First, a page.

Maggie Wynne’s career as a foot-soldier in the anti-abortion movement began in Congress, where throughout much of the 1990s she was a staffer for the so-called Pro-Life Caucus. When George W. Bush took the White House, she moved to the Department of Health and Human Services to work in the office that connected Congress and the agency.
A few years later, in 2005, she became a special assistant within HHS. But as the administration neared its end, Wynne pulled off a bureaucratic move known as “burrowing,” in which an appointed official becomes a career government employee, with all the job protections that entails.
So when Barack Obama’s HHS team arrived, Wynne was there waiting for them at the Office of Refugee Resettlement, continuing to wage her bureaucratic battles on behalf of the unborn. Career staff are famously difficult to fire, but they can be marginalized so that they can’t stall an agenda. In 2011, HHS got her out of the agency temporarily by “detailing” her to the staff of the House Africa, Global Health, and Human Rights Subcommittee, chaired by Rep. Chris Smith, R-N.J., the most zealous right-to-lifer in the House and co-chair of the Pro-Life Caucus. The reassignment was part of an effort to keep her away from the bidding process for federal funding for anti-trafficking work, as Wynne was known to favor the U.S. bishops who fought a new Obama-era requirement to offer victims access to abortion services.
She managed to involve herself in the process regardless, and, in 2015, Wynne’s department was reorganized to strip most of her authority; she was left directing a relatively small trafficking office, helping to determine whether foreign-born victims qualified for public services. Less than a year later, with the punditry convinced Hillary Clinton would become the next president, Wynne finally called it quits. For the next several months, she went to work for the Knights of Columbus and was the pilgrimage director at the St. John Paul II National Shrine in Washington.
But then Donald Trump won.
Wynne quickly came back to public service, becoming an early and influential member of the HHS transition team. A woman who’d just recently been a low-level functionary within the agency now had influence over staffing it at the highest levels, and, until the new director arrived, she was effectively running ORR. She got herself named Counselor for Human Services Policy, one of the most powerful positions within the department.
The lurch toward the evangelical, right-to-life movement has elevated what were once sleepy bureaucratic backwaters into prominent culture war battlefields.
“The Counselor is the point person for the secretary and the agency on all major policy and program decisions,” explained Jeff Hild, who served under Obama as chief of staff for HHS’s Administration for Children & Families. “It’s a crucial position, and pretty under-the-radar as it’s not public-facing. But the people who have held that job are some of the most experienced and respected in the field of human services. During the Obama administration, the Counselors had decades of experience prior to taking on the role, including as senior staff in Congress and leaders at prominent think tanks.”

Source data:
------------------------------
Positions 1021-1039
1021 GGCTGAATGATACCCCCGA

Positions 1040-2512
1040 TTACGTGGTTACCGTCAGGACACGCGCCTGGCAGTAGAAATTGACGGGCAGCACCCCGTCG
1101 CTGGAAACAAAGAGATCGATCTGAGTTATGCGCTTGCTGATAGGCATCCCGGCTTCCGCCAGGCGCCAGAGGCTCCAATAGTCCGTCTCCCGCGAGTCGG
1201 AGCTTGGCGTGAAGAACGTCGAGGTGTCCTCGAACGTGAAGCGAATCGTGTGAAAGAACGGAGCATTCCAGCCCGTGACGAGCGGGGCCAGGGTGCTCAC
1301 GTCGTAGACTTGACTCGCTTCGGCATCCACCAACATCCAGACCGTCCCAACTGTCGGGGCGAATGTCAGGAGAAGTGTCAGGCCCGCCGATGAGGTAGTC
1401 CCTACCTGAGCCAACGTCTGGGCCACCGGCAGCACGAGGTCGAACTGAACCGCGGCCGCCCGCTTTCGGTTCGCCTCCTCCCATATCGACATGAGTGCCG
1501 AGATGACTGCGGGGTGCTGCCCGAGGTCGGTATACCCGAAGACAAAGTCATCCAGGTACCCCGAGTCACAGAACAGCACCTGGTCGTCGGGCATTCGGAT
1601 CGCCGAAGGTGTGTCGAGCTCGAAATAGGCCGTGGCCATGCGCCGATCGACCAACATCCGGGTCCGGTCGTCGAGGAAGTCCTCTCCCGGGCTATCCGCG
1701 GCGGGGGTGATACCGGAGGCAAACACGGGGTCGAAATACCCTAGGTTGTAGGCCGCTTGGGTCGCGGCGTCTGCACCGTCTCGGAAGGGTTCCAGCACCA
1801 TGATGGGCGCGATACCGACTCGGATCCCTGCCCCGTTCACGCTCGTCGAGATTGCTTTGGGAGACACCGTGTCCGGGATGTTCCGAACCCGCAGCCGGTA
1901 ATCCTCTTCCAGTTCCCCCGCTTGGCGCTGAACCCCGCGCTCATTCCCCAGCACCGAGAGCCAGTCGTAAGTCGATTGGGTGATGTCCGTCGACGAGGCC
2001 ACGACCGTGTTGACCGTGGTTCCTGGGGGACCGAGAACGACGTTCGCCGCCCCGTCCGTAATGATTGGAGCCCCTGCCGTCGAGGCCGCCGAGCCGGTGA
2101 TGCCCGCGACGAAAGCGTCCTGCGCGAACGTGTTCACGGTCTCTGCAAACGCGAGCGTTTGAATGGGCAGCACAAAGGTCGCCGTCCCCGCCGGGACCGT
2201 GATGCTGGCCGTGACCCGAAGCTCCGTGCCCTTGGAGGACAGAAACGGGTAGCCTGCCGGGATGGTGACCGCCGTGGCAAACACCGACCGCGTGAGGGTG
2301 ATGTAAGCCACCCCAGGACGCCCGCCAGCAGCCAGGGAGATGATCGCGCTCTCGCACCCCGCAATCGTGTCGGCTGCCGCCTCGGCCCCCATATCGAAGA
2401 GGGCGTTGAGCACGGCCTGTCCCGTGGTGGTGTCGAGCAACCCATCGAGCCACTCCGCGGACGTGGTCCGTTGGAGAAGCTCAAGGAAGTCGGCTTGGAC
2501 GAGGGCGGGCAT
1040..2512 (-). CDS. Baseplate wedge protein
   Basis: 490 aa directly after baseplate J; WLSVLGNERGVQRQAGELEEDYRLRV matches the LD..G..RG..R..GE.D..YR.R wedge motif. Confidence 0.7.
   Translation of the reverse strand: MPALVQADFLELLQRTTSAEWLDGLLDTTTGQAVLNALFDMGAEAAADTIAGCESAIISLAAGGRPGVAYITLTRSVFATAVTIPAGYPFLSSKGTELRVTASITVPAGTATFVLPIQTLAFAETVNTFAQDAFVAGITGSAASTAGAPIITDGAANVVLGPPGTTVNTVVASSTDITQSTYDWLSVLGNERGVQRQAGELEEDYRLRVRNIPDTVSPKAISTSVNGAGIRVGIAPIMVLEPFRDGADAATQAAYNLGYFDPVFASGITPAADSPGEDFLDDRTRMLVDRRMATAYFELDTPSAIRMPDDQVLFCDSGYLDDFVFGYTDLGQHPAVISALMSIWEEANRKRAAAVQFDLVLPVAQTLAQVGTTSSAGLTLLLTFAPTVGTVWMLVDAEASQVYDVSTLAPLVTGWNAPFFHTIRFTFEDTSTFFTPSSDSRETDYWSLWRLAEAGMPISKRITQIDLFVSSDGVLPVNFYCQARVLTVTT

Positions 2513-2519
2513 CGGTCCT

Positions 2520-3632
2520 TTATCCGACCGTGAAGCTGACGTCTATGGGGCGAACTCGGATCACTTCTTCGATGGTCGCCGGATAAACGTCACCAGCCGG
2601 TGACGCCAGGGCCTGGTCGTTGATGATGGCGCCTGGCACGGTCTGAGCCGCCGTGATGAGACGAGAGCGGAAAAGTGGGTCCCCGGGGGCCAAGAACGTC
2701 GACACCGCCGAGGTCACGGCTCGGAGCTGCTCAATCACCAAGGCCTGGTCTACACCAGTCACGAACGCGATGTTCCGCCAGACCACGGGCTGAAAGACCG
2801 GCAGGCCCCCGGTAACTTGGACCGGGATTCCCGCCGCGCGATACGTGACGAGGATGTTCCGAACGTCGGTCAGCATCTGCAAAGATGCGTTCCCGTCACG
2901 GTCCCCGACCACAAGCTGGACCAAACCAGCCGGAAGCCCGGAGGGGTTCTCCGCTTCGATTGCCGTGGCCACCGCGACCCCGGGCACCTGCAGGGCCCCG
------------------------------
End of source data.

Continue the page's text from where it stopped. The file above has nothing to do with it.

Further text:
Wynne is none of that. But she does have one critical qualification: She is zealously opposed to abortion — and a slew of her allies in the movement soon poured into the building.
Wynne, in many ways, is the story of the Trump administration: a fringe operative who fought her battles far from the center of power, suddenly washed into a position of extraordinary authority. Across the administration, officials like her have been leaving their marks, but in the Health and Human Services Department, the lurch toward the evangelical, right-to-life movement has elevated what were once sleepy bureaucratic backwaters into prominent culture war battlefields.
And then there’s Scott Lloyd, another objectively unqualified appointee leading the Office of Refugee Resettlement. He formerly worked as an attorney for Knights of Columbus, a leading anti-abortion group, and once argued that “contraceptives are the cause of abortion.” Wynne, who spent seven years toiling in ORR, overlapped with Lloyd at Knights of Columbus before coming back to join Trump’s transition team.
It was the Office of Refugee Resettlement that made international news by attempting to block a 17-year-old immigrant in its custody from getting an abortion. In late October, after being barred for a month by Lloyd, the unaccompanied minor — known in court filings as Jane Doe — was finally able to end her unwanted pregnancy. She was detained in a privately run shelter funded by ORR – which had implemented a new policy forbidding shelters from “facilitating” abortions. Except Jane Doe wasn’t relying on the shelter to pay for the procedure, or even to transport her there. She just needed permission to leave temporarily.
In court filings, the administration wrote that it has “strong and constitutionally legitimate interests in promoting childbirth, in refusing to facilitate abortion, and in not providing incentives for pregnant minors to illegal cross the border to obtain elective abortions while in federal custody.” As Jane Doe waited for her abortion, government agencies forced her to obtain counseling from a Christian-affiliated crisis pregnancy center and to look at an ultrasound.